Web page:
written by
By Christal Clashing

It’s happening in countries all over the world. There are large percentages of national populations that are resisting taking the COVID-19 vaccine, regardless of supplier. The Caribbean hasn’t been immune to this and it has made even Antiguans, some of the more placid people in the Caribbean, take to the streets in protest of increasingly widespread requirements for full vaccination. Across the region, including Barbados,  St. Vincent and Grenada, there has been resistance against taking the coronavirus vaccine.

The resistance is strongest in islands that haven’t had as severe a lockdown as others have. Persons in countries like St. Vincent and the Grenadines, which barely had a lockdown, haven’t seen the need for vaccines and therefore are resistant to them. On the other hand, Trinidad and Tobago, as well as Barbados, and Antigua, which have had stricter lockdown measures, seem to have a more positive uptake in the vaccine. However, regardless of the vaccine update, there still remain populations within each country that oppose the use of the vaccine.

This resistance has come in various forms. In Grenada, it came in the form of persons engaging in “jabs” on the roadside in place of carnival “jab jab”. Individuals go out on the road with their own music boxes playing soca and dancing with a little rum in hand. In Barbados, persons took to the streets in a peaceful march. In St. Vincent and Antigua, however, resistance took a more violent turn. In St. Vincent, Prime Minister Hon. Ralph Gonsalves, got hurt from a rock that was thrown at him during a protest. A week later, protesters in Antigua faced tear gas and rubber bullets as the police attempted to disperse the protesters.

What makes a protest illegal

It’s important to note that in each of these cases of resistance, covid-19 protocols were not adhered to and in some cases, the demonstrations were possibly illegal. Ilegal in that they did not follow police directives for carrying out the protests and demonstrations. Protesters in Barbados, for example, went off route and as that happened there was speculation on whether things would escalate. Fortunately, the Barbados police managed to marshall persons appropriately. In Antigua, protesters were denied marching permissions, yet they still gathered in the city of St. John’s. While picketing doesn’t require permission from the police commissioner, street processions do. The reaction the Antiguan police had to protesters being in the streets of St. John’s was markedly different to that of Barbados. Antigua’s reaction was to use tear gas and rubber bullets which only inflamed and agitated protesters more.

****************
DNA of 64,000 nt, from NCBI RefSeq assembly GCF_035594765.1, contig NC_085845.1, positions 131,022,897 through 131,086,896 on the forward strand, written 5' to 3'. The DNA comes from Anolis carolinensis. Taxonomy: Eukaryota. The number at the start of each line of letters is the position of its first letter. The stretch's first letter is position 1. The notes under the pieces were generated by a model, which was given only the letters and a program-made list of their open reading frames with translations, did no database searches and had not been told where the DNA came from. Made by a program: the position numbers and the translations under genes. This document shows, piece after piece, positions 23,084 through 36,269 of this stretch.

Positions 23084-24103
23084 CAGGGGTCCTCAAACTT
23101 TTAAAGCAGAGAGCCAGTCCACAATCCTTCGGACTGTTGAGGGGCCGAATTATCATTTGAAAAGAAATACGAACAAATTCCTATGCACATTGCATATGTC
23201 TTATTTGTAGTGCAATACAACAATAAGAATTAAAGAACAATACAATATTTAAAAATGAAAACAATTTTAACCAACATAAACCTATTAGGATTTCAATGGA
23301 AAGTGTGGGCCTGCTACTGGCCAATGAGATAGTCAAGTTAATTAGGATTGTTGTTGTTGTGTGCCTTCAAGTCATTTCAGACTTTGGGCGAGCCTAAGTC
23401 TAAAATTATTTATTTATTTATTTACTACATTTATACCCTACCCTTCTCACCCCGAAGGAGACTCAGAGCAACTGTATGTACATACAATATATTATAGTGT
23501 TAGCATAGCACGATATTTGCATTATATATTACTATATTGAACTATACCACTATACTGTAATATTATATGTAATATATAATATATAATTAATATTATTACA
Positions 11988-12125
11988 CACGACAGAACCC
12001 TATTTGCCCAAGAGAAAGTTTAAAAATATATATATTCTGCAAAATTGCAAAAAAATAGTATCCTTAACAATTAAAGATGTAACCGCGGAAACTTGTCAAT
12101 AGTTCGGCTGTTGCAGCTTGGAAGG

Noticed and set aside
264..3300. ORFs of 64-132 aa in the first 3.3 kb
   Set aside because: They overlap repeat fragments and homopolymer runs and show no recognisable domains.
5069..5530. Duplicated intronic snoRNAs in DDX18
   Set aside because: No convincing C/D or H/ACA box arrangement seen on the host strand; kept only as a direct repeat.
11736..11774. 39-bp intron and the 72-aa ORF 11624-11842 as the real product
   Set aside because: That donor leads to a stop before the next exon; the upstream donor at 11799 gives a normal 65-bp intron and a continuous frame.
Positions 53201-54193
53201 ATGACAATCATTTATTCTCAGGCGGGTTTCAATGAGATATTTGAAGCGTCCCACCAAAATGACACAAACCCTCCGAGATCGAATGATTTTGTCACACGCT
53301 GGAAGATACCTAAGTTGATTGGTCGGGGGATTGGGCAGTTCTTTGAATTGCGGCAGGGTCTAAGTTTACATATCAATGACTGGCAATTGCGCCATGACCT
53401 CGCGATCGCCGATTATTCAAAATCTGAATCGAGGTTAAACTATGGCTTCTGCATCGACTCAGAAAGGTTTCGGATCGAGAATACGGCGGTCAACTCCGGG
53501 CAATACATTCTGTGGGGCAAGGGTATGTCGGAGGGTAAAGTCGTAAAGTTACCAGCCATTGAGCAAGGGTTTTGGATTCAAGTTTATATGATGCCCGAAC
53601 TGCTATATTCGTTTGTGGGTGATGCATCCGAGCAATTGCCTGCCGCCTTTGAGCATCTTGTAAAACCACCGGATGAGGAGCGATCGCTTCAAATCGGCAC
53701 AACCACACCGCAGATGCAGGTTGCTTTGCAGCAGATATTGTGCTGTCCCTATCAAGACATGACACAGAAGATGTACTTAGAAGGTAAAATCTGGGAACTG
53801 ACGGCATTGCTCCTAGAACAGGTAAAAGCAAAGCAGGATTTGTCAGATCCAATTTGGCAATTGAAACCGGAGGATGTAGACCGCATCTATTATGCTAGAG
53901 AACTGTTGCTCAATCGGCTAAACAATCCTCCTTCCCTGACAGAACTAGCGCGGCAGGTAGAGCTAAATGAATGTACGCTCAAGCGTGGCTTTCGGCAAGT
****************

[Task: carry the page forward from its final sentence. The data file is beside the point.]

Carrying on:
Political ramifications of violent protests

Incumbent and opposition political leaders, in both St. Vincent and Antigua, have been seen to be taking snipes at each other in the wake of these violent turns in what started as peaceful protests. St. Vincent police are being ordered by the prime minister’s government to raid houses of persons, often of those in the opposition, for evidence of a conspiracy to hurt the prime minister. Antigua’s opposition is using the opportunity to point out flaws in Hon. Gaston Browne’s government. These are all politically fuelled actions as each political party is cognisant of elections and the need to get the public on their side while also thwarting the decisions and statements of the opposing party. All the while, as both countries point and wag fingers, the reputation of our islands as a peaceful destination comes under threat.

A threat to an already fragile economy

News of protests gone violent, especially if such protests escalate to more aggressive actions after the event, are large deterrents to visitors wanting to enjoy our shores. Dr Dalano Dasouza, an assistant lecturer of Economics at UWI Cave Hill in Barbados who originates from St. Vincent, cautions that with tourism just starting to pick back up across the islands of the Caribbean, we have to be careful not to turn off potential tourists from visiting our islands. Especially for a country like Antigua, which doesn’t have much of an agricultural back-up when the Tourism industry is depressed. Governments, therefore, run the risk of getting so caught up in their country’s politicking that they ignore the ramifications at a global level when it comes to sustaining their own economies.